From a mother with 4 children, among them twin girls of 4 years old. One of them has a serious brain problem and the other is real alert. In the name of her children, she writes: “Good day for all. I thank you for helping me with school aid for the whole school year of kindergarten 2015-16. The girls Briseida and Brissa will go to 3rd kinder year, thanks to your great help. May God bless you and continue to bless you.”
Special Requests: School Supplies, Backpacks, Shoes, Socks
The Nuns encourage the children to better themselves through earnest study. Their parents understand the importance of school. The Sisters who teach classes in the Colonias of Santa Julia and The Railroad (the Dumps) report good progress; the children are eager to learn and apply themselves well. Many who have received scholarship aid are now nurses, lawyers, psychologists, and others who hold good jobs. These successful adults were destitute children when they came to the Casa some years ago.
The need for FOOD AND THE BASICS — toilet paper, soap, toothbrushes, toothpaste, shampoo — the little things that we take for granted — is ever present. Continue reading
A Jesuit notice writes about his visit to a distant Colonia: “We visited Dona Elma, a diabetic, who comes to the Casa when she can for food and medical help. This trip takes two buses and 45 minutes. She has problems seeing and walking. Her house is in a downhill ravine with a difficult and uneven path. I was saddened when I saw the situation in which she lives. The walls are falling apart, the roof doesn’t cover the entire home, and she needs to use a bucket as a toilet since the outhouse is no longer functional.”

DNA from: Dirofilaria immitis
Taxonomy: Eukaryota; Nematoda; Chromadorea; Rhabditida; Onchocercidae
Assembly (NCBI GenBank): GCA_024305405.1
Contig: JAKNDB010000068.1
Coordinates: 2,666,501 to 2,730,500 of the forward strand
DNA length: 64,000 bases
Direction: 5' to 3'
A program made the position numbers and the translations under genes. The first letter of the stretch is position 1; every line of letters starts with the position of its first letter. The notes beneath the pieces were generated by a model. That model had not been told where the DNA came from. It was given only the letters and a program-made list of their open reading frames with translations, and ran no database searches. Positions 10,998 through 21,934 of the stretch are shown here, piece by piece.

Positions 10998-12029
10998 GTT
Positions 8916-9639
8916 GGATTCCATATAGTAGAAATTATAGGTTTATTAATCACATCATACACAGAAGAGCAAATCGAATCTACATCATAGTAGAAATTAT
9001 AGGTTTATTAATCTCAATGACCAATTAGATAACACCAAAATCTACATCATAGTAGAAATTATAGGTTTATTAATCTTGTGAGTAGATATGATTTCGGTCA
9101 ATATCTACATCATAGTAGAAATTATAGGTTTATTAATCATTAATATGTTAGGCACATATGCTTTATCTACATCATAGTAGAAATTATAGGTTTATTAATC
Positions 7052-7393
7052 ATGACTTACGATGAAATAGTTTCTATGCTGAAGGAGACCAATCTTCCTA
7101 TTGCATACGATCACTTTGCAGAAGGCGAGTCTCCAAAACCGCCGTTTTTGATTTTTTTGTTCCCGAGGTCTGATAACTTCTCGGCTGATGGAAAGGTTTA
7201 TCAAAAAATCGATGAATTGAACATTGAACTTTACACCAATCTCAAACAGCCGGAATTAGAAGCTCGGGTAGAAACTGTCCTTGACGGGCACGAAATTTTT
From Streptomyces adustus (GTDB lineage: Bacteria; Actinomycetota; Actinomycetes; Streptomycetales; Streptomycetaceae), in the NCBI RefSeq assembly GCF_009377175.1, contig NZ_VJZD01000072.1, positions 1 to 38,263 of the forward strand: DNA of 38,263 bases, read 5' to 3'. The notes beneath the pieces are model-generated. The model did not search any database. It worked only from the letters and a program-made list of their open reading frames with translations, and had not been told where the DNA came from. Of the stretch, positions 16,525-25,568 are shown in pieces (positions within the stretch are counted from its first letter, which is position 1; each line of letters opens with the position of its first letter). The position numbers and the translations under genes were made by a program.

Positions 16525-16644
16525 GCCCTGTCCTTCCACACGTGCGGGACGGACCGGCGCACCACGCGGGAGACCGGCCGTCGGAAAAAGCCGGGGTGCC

“She receives very little help from the government and finds that going to the Casa de los Pobres is worth the difficulties. When she is able to make the trip, she obtains food and medical attention. I was amazed by her faith and joy. In spite of all this, Dona Elma does not lose her good spirits. She says she always tries to look at the bright side of things.” Continue reading
St. Leo the Great
A note of gratitude from one of the children of the Casa (translated)
“Well, first of all I would like to thank you for the help that you have been giving us these past years. Thank you for your help in my sister’s and my school supplies, because it is a big help. My Mom’s weekly salary is $61 (in U.S. dollars) a week and she needs to pay rent, electricity, water, food, our lunch (we are three sisters), and bus tickets to go to our schools (kindergarten, elementary, and secondary school). This is all a big help. May God multiply all you give us a thousand to one. You are a true blessing. Thank you. God bless you.” Guadalupe R.C.
The Sisters provide hope, courage, strength, and love to these people
Many of the men, women, and children who come to the Casa are weak, need medical care, food, and clothing. They are overwhelmed with physical and mental ills. Most are very hungry, and so they apply for food cards from the Social Service Office. Often, these people have no food at home. These cards enable hundreds to come for Bodega Day each Thursday to receive a bag of donated groceries — beans, rice, a few vegetables, a can of food, and some day old bread. FOOD IS UPPERMOST IN THE MINDS OF THE POOR. Continue reading